Once again, if we break down each of the countries´ recent record, we can notice how remarkably Spanish exports in the continent have grown compared to other countries, surpassing the United Kingdom and Netherlands. Also, France has been leading this ranking during this period, getting higher export figures than the rest of the EU members.
But, what is the magic force pushing this new trend? Experts agree that, it derives from the fact of the unstoppable growing medium class in Africa, matching the needs of internationalization of the Spanish Economy, what is actually allocating the Spanish goods in the respective African Markets.
There are other reasons upon the table: the improvement of the legal and political frameworks, allowing most of the African countries to benefit from more transparent, economically safer and less state-owned economies, is undoubtedly playing a positive role in their development.
However, despite what figures indicate, the relevance of Africa, among the different geographical areas, still remains low. Although, on the other hand, the share of Spanish exports in Africa has experienced a slight increase, compared to other economic regions worlwide. Besides, in 2014 the share of exports constituted 3.3%, whereas in 2000 they did not surpass 2.5%. In addition, this difference is more noticeable when looking at non-European exports, being an 11.5% in 2014 compared to a 9.4% in 2000.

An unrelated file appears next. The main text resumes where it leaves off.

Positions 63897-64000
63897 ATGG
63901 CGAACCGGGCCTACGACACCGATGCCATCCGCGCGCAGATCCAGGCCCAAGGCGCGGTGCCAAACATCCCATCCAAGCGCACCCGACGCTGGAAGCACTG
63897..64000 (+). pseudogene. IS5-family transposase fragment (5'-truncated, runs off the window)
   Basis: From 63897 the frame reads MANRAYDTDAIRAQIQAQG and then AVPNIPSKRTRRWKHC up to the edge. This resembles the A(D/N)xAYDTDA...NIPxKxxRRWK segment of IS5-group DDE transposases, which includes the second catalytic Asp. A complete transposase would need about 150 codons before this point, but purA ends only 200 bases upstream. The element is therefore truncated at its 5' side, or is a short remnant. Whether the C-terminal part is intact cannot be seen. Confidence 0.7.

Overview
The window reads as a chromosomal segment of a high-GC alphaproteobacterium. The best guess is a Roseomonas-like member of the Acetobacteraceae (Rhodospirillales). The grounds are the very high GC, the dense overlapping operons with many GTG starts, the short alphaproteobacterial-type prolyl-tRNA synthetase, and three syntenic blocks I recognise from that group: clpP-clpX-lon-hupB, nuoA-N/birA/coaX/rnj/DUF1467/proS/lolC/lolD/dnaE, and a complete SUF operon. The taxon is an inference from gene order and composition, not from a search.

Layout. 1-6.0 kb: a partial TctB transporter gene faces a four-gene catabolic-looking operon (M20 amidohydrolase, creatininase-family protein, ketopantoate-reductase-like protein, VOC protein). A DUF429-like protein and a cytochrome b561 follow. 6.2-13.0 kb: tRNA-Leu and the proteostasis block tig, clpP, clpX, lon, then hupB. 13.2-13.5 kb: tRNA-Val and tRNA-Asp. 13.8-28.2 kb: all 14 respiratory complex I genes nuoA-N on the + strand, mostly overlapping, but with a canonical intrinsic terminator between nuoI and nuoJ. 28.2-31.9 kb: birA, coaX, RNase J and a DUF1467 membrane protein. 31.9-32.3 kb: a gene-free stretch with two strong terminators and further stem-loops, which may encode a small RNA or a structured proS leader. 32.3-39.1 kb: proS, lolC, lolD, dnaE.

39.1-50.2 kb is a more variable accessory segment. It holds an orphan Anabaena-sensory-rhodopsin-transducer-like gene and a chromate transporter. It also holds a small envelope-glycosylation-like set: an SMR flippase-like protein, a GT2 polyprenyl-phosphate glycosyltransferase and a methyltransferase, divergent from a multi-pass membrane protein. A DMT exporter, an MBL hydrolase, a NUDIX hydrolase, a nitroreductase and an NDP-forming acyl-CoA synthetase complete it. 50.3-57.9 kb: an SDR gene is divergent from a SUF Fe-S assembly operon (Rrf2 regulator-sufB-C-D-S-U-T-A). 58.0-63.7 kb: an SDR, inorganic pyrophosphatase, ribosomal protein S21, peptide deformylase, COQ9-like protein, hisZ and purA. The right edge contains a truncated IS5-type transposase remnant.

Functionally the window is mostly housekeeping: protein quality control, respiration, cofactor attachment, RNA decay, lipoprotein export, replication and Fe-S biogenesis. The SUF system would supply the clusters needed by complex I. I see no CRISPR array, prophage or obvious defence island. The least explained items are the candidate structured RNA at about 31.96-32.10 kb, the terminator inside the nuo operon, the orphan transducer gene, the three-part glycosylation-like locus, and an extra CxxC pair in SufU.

Africa has become the world’s third largest region by growing purchases from Spain, after the Middle East and Asia. Sub-Saharan Africa received more than a quarter of Spanish sales to the continent in 2012 and the first semester of 2013 received almost 23% more than in the same period of 2012.
As a matter of fact, Africa has recently surpassed Latin America (including Brazil) in total volume of exports. This is quite astonishing if we bear in mind the historic and cultural ties which have linked both locations for centuries.
Regarding the composition of the Exports, Capital Goods are the main traded items. In contrast, during the last ten years, we have seen how other items have been increasingly wining more relevance, giving special emphasis on manufactured goods and energy products, which have seen their sales duplicated within this gap of time. This scenario implies a dynamic transformation of the African Economies.
To conclude, this scenario is likely to continue in the short run, as a result of a combination of certain positive facts, which we will herewith break down:
• The positive macroeconomic perspectives forecasted in most of the African Countries, as a consequence of a progressive transformation to more industrialized and service oriented economies.
• The Spanish Economy, weighed down by the economic crisis, is giving signals of recovery.
• The previously mentioned growing class in Africa, accounting 400 million people in the recent years.
• The unstoppable progress of most of the African Countries towards more transparent and democratic societies.
• The willingness of Spanish companies to address unexplored markets.
• Economic Liberalization of certain African Countries, removing critical barriers such as import taxes.
Javier Solar Irazabal, Analyst @Infomineo. Know more about Javier